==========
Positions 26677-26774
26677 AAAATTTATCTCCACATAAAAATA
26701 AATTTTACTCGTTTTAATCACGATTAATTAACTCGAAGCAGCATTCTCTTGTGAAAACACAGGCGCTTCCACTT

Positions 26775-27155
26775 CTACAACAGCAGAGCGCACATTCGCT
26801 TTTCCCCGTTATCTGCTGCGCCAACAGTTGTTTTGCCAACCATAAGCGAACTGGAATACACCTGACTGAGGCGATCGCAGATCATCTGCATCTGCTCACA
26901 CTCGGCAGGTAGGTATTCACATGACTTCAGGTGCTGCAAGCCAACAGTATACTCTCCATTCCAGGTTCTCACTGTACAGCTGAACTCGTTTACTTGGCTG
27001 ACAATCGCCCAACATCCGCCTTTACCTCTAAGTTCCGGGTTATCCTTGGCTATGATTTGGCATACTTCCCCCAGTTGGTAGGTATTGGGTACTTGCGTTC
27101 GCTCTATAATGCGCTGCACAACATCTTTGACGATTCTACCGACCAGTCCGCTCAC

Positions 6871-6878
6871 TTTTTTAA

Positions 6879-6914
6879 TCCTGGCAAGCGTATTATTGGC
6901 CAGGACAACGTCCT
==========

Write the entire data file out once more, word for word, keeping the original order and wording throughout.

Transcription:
Positions 26677-26774
26677 AAAATTTATCTCCACATAAAAATA
26701 AATTTTACTCGTTTTAATCACGATTAATTAACTCGAAGCAGCATTCTCTTGTGAAAACACAGGCGCTTCCACTT

Positions 26775-27155
26775 CTACAACAGCAGAGCGCACATTCGCT
26801 TTTCCCCGTTATCTGCTGCGCCAACAGTTGTTTTGCCAACCATAAGCGAACTGGAATACACCTGACTGAGGCGATCGCAGATCATCTGCATCTGCTCACA
26901 CTCGGCAGGTAGGTATTCACATGACTTCAGGTGCTGCAAGCCAACAGTATACTCTCCATTCCAGGTTCTCACTGTACAGCTGAACTCGTTTACTTGGCTG
27001 ACAATCGCCCAACATCCGCCTTTACCTCTAAGTTCCGGGTTATCCTTGGCTATGATTTGGCATACTTCCCCCAGTTGGTAGGTATTGGGTACTTGCGTTC
27101 GCTCTATAATGCGCTGCACAACATCTTTGACGATTCTACCGACCAGTCCGCTCAC

Positions 6871-6878
6871 TTTTTTAA

Positions 6879-6914
6879 TCCTGGCAAGCGTATTATTGGC
6901 CAGGACAACGTCCT